Building A Community

In News

ManureHappens
One of the most wonderful things about horse husbands is their tremendous diversity. Horse husbands come from all walks of life, represent every occupation, income level, religious perspective, political orientation, nationality, and race. What binds us all together is the fact that we have somehow all ended up in a relationship with a horse person and, consequently, are presented with many similar questions, concerns, befuddlements, and joys.

Recently, there have been several posts to the Horse Hubby Facebook Page that have sought to elicit feedback from the community at large. This most recent post, from Zander Schrempp, was particularly entertaining (especially when his wife chimed in to offer some clarity). Although Zander’s post prompted a nice and helpful little discussion, as a post to the page, it would have been largely lost and ignored were it not also re-shared by the page itself. What these posts to the page have done is make two things clear:

  1. There is a need for a place on the internet for horse husbands to share questions and offer feedback between themselves
  2. A Facebook Community Page is not the best place to grow a community

The problem with Facebook pages is that they don’t drive true engagement around a topic. They are not dialogical in a way that would give every member of a community an equal voice when it comes to sharing content. Instead, they are monological, carefully curating content according to the values and priorities of page moderators and administrators. In other words, they encourage engagement in the form of responses to the concerns of the page, rather than allowing the community itself to drive the conversation.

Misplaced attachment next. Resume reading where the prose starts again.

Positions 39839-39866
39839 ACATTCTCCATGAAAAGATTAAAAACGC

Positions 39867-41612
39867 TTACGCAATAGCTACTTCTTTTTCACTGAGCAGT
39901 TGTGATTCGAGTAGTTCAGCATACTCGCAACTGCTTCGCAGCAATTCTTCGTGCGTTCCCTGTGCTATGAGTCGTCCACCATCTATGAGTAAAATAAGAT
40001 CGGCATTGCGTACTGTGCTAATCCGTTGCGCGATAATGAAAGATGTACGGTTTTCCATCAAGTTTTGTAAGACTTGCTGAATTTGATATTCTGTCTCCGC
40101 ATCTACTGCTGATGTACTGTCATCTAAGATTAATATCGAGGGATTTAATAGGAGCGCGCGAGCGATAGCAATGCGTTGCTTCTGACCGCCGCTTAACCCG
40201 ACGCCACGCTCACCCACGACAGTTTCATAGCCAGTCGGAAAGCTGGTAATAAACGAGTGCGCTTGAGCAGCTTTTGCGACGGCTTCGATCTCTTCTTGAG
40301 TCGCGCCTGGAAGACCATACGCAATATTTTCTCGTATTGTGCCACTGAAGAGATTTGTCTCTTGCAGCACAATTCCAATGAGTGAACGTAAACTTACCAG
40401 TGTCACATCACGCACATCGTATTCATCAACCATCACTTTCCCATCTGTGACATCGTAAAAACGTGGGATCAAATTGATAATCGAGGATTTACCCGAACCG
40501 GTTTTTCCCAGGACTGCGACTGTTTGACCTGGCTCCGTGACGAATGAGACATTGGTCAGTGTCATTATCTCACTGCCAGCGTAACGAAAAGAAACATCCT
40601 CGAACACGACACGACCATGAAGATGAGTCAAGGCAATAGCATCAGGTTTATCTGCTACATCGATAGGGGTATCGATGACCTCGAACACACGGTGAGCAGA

This limitation on Facebook pages is by design. It is a feature rather than a flaw, because it allows brands and organizations to manage their identity by driving the conversation. But this is not what HorseHubby.Com is all about. The site is meant to be a place of dialogue, sharing, and open conversation. This doesn’t mean that one-sided modes of content delivery don’t have an important place in communicating exciting content published on the website. They certainly do. What it does mean, however, is that there needs to be a place for fellow horse husbands to create a space of open sharing and collaboration, a place to share our worries and our joys, but more importantly a place to develop a network of ‘drinking buddies’ (appealing to its Greek etymology, a symposium is literally a ‘drinking together,’ just as companionship is a ‘breaking bread together’) at horse shows and events around the nation.

As a start to meeting what is clearly a need and an opportunity, I have started the Horse Hubby Network on Facebook. Everything about horsehubby.com is iterative, and driven by a strong desire to meet the needs of this community. Currently, the Facebook group is closed, with a view to ensuring that posts are for us and by us. I have no idea if this is the best approach, if there is a better platform, or if this actually has any value at all.

If you are a ‘horse hubby’ and would like to become a part of shaping the future of this rapidly growing online community, please click the banner below and submit a request to join the group. If you have any ideas for how to best meets the needs of horse hubbies everywhere, please let me know by sending me an email at the@horsehubby.com, or by making a comment in the form below.

Horse Hubby Network

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